assessment of social aspects of organisations are not included within this framework. However, the

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consequences of decisions or actions that influence the social performance of the object of assessment are taken into account. EN 15643-4:2012 Sustainability of construction works. Assessment of buildings.

Framework for the assessment of economic performance

EN 15643-4 provides specific principles and requirements for the assessment of economic performance of buildings taking into account technical characteristics and functionality of a building. Assessment of economical performance is one aspect of sustainability assessment of buildings under the general framework of EN 15643-1. The framework applies to all types of buildings, and is relevant for the assessment of the economic performance of new buildings over their life cycle as well as existing buildings over their remaining service life and end of life stage. The economic performance assessment of a building addresses the life cycle costs and other economic aspects, all expressed through quantitative indicators. It excludes the economic risk assessment of a building and return on investment calculations It includes economic aspects of a building relating to the built environment within the area of the building site, it does not include economic aspects beyond the area of the building site, e.g. such as economic impacts of construction of local infrastructure or economic impacts resulting from transportation of the users of the building or economic impacts of a construction project on local community. The standards developed under this framework do not set the rules for how the different assessment methodologies may provide valuation methods nor do they prescribe levels, classes or benchmarks for measuring performance. NOTE Valuation methods, levels, classes or benchmarks may be prescribed in the requirements for economic performance in the client’s brief, building regulations, national standards, national codes of practice, building assessment and certification schemes, etc. The rules for assessment of economic aspects of organizations, such as management systems, are not included within this framework. However, the consequences of decisions or actions that influence the economic performance of the object of assessment are taken into account. Building level Standards EN 15978:2011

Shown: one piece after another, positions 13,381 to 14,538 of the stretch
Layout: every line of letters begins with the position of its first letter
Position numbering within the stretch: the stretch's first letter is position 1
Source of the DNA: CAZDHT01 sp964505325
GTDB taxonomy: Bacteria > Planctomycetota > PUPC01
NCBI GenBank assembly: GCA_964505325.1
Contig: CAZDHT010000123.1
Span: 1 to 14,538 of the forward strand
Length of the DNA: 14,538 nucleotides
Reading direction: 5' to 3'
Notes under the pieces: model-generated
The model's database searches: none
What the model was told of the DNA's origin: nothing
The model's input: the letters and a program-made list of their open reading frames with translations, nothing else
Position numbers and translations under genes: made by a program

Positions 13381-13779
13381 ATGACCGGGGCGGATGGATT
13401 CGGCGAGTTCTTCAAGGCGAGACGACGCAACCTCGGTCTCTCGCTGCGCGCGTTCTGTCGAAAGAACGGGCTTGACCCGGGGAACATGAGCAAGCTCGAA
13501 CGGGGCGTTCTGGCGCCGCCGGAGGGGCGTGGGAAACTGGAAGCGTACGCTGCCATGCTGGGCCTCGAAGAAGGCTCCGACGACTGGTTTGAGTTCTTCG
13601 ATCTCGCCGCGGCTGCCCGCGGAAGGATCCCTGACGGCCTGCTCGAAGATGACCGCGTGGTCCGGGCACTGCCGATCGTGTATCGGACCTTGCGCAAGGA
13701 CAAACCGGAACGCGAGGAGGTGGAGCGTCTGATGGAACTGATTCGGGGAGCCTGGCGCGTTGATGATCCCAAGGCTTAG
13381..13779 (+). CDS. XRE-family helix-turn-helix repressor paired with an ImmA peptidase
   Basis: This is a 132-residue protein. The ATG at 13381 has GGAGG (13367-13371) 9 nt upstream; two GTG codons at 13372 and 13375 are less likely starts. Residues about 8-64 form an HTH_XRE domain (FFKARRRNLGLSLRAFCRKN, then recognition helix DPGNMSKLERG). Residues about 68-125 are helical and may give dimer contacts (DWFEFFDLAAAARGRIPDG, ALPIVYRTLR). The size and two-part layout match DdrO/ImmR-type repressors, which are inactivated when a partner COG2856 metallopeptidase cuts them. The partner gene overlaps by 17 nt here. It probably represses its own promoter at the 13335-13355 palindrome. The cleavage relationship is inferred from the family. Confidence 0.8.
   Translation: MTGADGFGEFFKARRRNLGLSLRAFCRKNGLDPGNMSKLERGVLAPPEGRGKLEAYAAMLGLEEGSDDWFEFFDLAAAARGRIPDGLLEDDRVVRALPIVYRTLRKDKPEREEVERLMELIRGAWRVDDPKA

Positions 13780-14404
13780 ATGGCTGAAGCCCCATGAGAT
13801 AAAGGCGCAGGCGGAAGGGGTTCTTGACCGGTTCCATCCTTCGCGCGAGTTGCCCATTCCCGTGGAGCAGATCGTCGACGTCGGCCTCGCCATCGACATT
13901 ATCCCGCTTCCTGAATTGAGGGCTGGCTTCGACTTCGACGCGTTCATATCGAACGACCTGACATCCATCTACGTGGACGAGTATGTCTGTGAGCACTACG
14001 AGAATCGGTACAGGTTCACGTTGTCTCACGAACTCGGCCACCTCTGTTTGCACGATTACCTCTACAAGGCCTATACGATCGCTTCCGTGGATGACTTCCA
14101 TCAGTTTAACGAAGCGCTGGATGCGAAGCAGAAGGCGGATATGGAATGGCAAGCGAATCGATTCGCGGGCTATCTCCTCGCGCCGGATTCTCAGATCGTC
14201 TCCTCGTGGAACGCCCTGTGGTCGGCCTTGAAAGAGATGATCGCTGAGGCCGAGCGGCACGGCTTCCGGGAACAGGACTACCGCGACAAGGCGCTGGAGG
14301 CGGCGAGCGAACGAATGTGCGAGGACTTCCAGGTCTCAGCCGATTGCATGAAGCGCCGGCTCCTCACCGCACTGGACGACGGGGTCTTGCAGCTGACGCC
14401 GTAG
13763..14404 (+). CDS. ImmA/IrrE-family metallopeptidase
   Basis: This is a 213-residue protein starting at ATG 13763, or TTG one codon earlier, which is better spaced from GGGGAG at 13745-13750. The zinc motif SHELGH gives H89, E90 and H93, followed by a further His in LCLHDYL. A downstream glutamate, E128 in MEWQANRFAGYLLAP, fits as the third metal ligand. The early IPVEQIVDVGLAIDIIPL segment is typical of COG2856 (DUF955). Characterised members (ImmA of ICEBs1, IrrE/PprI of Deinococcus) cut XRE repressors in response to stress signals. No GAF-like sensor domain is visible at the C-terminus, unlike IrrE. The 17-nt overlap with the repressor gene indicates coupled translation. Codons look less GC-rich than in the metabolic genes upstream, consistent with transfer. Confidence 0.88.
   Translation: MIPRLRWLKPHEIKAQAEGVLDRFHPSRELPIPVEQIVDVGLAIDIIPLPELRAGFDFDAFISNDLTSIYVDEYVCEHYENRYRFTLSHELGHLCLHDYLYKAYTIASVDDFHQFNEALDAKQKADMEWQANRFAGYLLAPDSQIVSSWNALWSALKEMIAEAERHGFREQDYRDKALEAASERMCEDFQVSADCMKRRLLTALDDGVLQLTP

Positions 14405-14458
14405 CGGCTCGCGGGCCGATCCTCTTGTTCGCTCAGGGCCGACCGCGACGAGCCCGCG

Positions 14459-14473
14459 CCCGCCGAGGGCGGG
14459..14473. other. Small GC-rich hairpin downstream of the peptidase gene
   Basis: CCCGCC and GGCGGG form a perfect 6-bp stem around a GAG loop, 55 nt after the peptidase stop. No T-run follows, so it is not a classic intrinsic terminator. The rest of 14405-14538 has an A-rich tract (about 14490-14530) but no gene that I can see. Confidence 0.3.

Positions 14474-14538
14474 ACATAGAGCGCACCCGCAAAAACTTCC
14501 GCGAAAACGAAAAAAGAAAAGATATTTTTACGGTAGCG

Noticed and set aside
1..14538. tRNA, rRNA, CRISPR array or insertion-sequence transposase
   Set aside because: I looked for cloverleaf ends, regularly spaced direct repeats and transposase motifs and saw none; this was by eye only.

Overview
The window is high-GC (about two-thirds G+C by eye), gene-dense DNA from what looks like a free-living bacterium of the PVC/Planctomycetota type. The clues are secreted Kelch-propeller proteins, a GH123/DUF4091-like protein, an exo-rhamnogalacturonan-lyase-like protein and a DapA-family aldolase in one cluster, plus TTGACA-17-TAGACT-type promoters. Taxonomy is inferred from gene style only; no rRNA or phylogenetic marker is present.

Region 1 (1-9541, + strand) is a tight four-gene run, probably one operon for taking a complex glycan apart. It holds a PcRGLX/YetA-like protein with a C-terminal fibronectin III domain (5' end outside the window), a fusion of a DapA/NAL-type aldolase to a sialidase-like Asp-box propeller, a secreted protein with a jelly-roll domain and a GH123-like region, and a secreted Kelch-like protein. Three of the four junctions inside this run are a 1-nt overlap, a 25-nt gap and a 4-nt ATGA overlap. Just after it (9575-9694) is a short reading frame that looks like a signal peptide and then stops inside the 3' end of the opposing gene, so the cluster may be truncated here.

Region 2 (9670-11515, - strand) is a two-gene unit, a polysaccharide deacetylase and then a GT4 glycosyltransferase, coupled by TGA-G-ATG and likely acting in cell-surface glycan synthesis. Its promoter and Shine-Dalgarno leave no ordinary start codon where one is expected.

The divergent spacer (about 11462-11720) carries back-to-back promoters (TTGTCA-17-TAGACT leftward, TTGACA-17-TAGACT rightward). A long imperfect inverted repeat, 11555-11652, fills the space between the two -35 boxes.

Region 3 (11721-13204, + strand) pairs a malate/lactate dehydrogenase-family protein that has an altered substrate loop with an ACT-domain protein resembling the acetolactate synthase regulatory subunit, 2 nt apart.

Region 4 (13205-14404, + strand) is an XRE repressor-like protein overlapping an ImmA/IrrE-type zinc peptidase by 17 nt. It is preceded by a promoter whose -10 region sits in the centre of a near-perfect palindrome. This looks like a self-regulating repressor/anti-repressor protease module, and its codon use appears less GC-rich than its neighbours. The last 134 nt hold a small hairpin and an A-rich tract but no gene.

Sustainability of construction works – Assessment of environmental performance

of buildings – Calculation method

EN 15978 This European Standard specifies the calculation method, based on Life Cycle Assessment (LCA) and other quantified environmental information, to assess the environmental performance of a building, and gives the means for the reporting and communication of the outcome of the assessment. The standard is applicable to new and existing buildings and refurbishment projects. The standard gives: – the description of the object of assessment; – the system boundary that applies at the building level;

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– the procedure to be used for the inventory analysis; – the list of indicators and procedures for the calculations of these indicators; – the requirements for presentation of the results in reporting and communication; – and the requirements for the data necessary for the calculation. The approach to the assessment covers all stages of the building life cycle and is based on data obtained from Environmental Product Declarations (EPD), their “information modules” (EN 15804) and other information necessary and relevant for carrying out the assessment. The assessment includes all building related construction products, processes and services, used over the life cycle of the building. The interpretation and value judgments of the results of the assessment are not within the scope of this European Standard.

pr EN 16309 Sustainability of construction works - Assessment of social performance of buildingsMethods WI 00350017 Sustainability of construction works - Assessment of economic performance of buildingsMethods Product level Standards EN 15804:2012

Sustainability of construction works - Environmental product declarations –

Core rules for the product category of construction products